Of GDP and the stimulus package. Oh, and the rand

The picture is looking pretty bleak

Despite Christmas being around the corner, I am sure that October crept up suddenly for many a consumer. Economists and other industry analysts, or really anyone who owns a vehicle, would have noticed a hole burning through their wallets as October progressed.

With the tumult of everything currently happening in the South African economy, my thoughts were to break down the events of the last few weeks and months and draw out the risks going into 2019.

Before looking at the events around October, it would be critical to first look at the state of the economy…

Gross domestic product (GDP) figures were released in September and came as a massive shock as South Africa entered a technical recession with a second consecutive quarter of contraction.

Markets were surprised by this, although it was always going to be inevitable that agriculture would drag down the overall number – following the drought, the double-digit growth seen throughout 2017 was never going to be sustained.

Second, with Easter falling in April once again this year, there is reason to believe that the way statistics account for holidays may have distorted the number. Ultimately, numbers aside, the picture remains the same. Domestic output remains too weak to significantly lift growth.

October, then, brought about the wave of announcements in the economy. The first was that of the record increase in the fuel price. While it was not unexpected, given the performance of the rand and the climbing oil price, it could not have come at a worse time as President Ramaphosa was gearing up for his Jobs Summit.

A stimulus package had already been announced by the president the previous month, so the fuel price increase would have placed tremendous strain on the goals of both.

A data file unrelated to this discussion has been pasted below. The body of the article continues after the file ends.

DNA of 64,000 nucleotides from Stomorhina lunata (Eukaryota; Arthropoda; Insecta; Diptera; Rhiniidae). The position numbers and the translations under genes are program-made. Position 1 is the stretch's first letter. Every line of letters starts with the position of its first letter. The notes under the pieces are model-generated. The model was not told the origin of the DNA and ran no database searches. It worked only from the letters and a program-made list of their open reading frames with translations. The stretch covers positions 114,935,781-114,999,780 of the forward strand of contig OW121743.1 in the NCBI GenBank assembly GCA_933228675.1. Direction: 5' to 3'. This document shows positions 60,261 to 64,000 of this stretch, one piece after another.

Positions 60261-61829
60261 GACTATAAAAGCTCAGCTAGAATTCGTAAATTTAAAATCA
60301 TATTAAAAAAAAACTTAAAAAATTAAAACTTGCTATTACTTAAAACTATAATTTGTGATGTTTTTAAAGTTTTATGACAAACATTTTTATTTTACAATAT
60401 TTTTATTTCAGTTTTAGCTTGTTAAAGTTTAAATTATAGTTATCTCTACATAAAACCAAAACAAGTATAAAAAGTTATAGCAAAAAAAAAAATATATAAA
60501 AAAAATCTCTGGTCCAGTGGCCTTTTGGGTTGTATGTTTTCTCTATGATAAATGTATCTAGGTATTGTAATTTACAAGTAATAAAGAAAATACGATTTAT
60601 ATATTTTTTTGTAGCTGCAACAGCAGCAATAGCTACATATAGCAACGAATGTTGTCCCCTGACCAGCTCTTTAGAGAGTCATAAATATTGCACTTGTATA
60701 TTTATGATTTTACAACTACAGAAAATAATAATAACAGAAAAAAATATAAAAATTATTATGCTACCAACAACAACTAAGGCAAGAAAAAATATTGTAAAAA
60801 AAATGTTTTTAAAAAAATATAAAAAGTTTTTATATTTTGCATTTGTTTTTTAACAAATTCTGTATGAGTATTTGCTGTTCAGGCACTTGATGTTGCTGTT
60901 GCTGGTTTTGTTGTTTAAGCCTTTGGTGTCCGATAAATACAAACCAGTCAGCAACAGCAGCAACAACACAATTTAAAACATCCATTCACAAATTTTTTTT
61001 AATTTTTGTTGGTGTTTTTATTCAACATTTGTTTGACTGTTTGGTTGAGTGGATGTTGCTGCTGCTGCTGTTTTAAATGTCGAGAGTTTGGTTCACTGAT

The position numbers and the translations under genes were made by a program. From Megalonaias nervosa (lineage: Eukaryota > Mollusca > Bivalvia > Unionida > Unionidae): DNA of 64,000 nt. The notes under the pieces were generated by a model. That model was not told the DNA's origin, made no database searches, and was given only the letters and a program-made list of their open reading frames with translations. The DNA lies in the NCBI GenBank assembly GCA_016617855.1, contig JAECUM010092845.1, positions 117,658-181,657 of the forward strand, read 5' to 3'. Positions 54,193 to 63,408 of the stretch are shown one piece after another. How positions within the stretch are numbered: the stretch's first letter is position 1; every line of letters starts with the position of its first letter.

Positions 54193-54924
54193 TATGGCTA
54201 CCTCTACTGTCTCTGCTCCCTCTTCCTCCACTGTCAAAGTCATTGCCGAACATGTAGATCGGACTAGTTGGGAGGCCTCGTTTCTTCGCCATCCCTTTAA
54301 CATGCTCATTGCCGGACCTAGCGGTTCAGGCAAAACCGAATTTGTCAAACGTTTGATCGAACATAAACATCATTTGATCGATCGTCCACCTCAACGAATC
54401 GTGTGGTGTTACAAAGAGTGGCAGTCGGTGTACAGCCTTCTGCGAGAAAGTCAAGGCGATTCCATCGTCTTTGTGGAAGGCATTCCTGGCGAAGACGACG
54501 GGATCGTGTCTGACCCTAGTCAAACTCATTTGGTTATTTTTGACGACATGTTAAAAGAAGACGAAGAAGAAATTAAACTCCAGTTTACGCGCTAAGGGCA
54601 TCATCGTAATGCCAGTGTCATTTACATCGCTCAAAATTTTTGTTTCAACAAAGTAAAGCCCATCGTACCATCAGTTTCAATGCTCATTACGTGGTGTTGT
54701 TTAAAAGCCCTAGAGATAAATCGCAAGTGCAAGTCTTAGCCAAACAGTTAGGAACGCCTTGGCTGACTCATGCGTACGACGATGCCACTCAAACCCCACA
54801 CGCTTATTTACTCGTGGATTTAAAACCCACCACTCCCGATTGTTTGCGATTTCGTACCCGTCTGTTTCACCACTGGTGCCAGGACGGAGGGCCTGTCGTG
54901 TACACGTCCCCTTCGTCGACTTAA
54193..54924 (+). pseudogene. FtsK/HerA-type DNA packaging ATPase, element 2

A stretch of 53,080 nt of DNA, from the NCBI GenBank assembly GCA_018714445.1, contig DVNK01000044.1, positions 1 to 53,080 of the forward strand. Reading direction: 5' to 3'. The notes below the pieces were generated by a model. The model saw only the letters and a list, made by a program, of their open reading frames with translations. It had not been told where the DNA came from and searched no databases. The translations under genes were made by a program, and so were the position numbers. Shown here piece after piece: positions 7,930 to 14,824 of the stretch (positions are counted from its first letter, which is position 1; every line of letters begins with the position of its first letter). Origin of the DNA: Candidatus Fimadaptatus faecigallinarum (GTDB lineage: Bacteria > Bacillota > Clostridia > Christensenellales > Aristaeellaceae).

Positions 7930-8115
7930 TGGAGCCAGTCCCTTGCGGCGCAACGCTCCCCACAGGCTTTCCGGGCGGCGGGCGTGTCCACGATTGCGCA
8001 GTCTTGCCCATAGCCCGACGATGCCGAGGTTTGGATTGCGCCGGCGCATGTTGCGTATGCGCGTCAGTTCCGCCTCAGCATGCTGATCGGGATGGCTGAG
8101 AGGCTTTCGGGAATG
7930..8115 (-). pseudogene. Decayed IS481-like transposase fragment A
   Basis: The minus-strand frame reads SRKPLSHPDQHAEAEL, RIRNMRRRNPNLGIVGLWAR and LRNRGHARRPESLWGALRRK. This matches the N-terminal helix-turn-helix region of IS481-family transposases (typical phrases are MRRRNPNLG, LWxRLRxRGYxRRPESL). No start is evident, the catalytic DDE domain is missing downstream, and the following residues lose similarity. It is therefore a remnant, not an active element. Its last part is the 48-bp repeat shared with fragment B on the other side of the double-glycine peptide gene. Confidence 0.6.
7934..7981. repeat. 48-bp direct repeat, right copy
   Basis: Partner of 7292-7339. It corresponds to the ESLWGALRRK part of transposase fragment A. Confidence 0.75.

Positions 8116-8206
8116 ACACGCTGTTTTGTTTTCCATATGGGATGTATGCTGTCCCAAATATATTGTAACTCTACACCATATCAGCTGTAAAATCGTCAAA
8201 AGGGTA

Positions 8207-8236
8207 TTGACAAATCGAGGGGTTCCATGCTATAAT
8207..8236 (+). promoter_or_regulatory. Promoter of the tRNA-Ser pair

Placing the events of October into context for the transport industry, the continued fall of the rand and rise of the fuel price landed a double blow. For one, the increase in running costs on both fuel and components was exacerbated by the rise in the cost of imported components. For vehicles requiring more frequent maintenance, the cost cycle suddenly increased significantly.

There is also a dark cloud lurking over the horizon… While the South African Reserve Bank (SARB) refrained from raising rates in September, the direction of monetary policy of the United States of America, and the expected tightening of European rates, will inevitably force the SARB to hike rates, either sooner than previously expected, or more frequently.

The overall impact on the freight industry is that profit margins will be squeezed, and finance may become more difficult to come by in the next three years.

Published by

Sam Rolland

SAM Rolland is an automotive and transport economist at Econometrix. He is responsible for writing the Quarterly Automotive Outlook at Econometrix, as well as commentary and analysis on vehicle sales and transport price drivers. Prior to joining Econometrix, Rolland spent a number of years as an economist for the National Treasury of South Africa. He has also worked at Bloomberg New Energy Finance as a research analyst in conventional power.
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